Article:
Growing up in a house full of girls, I unofficially took on the role as my father's only son. So when the time came to fix a leaky sink or change the oil in the family car, it was me that stood by my father's side. Thanks to him and everything he taught me, I am now able to take care of myself and my children in a way that not everyone can. I have tried over the years to engage my own daughter in the same way my father engaged me, but she's currently more interested in playing with dolls than fixing potholes. After my father passed away last year, I vowed to find a way to pass on everything he taught me, this blog is my way of keeping that promise. I truly hope that you learn as much as I have over the years.
The pond in your backyard was once teeming with plant and aquatic life. Now, however, your plants and fish are dying. Desperate to restore life to your pond and uncover the problem, you've had the water tested. Turns out, your water is too acidic. While this may sound like a reason to be alarmed, it isn't, and the fix for this problem is something quite simple- limestone. The process is called liming. Here's how this simple rock can restore balance to your pond water and allow life to flourish once again.
For plants and aquatic animals to survive in your pond, the alkalinity of the water must be restored. Alkalinity is important, because it allows the water in your pond to neutralize acids. Carbonates and bi-carbonates (like baking soda) effectively combat acids.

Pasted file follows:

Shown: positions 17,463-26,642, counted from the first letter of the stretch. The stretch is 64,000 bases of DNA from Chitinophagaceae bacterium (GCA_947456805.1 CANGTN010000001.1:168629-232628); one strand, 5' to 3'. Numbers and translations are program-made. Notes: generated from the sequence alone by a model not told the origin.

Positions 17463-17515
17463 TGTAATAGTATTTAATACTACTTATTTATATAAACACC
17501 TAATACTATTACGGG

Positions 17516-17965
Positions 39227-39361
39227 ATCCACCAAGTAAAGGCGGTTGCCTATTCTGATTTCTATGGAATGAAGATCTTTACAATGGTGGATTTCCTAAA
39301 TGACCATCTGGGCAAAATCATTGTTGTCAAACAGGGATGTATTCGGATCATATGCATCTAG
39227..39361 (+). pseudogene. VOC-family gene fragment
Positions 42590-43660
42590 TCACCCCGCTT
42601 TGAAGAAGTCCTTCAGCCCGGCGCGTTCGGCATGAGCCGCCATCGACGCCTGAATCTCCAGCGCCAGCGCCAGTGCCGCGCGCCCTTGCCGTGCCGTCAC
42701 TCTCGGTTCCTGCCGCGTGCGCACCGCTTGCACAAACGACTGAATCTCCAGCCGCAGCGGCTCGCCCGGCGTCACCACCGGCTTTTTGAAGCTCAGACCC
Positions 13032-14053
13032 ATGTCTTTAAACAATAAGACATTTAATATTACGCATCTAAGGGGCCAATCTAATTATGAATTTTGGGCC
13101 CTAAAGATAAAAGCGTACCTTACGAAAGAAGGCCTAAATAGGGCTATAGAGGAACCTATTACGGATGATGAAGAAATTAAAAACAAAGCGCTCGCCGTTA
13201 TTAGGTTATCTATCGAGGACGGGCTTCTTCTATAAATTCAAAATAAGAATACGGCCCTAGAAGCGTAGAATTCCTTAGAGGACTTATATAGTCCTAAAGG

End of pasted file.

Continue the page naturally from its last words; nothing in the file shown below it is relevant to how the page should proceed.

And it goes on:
However, pouring copious amounts of baking soda into your pond won't do much good. It simply dissolves too fast. What you need is something that contains carbonates and bi-carbonates that dissolve slowly, effectively reducing acids over an extended period of time. This is where limestone comes in.
Limestone is naturally alkaline. It contains calcium carbonate. When limestone is added to your pond, the calcium carbonate it contains begins to dissolve. The water turns the calcium carbonate into a bi-carbonate that contains the acid neutralizing base hydroxide. The base reduces the acid, restoring alkalinity.
Reduces Toxic Metals
When your pond water becomes too acidic, it's easier for poisonous metals like aluminum, nickel, and lead to accumulate. In a properly balanced pond, these metals would normally become trapped in the soil of the pond. However, high acidity helps them to change from solid metal to liquid because it dissolves them.
Once in the water, these toxic metals will kill plants and other forms of life. Because limestone decreases the acidity of the water, heavy toxic metals can no longer dissolve as easily. They sink to the bottom of the pond and become trapped in the soil once again.
Choosing Your Limestone
If you choose to lime your pond, you'll need to purchase the right type of limestone. Agricultural grade limestone is ideal because it's affordable and can be easily purchased. Since the limestone needs to dissolve slowly, you should look for crushed or ground limestone as they will work the best.
Although you can pour the limestone directly into the water of your pond, you will achieve the best results if you drain the pond first and then add the stone. Whichever method you choose, however, the limestone will allow life to begin anew in your pond.
For more information, contact Southern Landscape Materials or a similar company.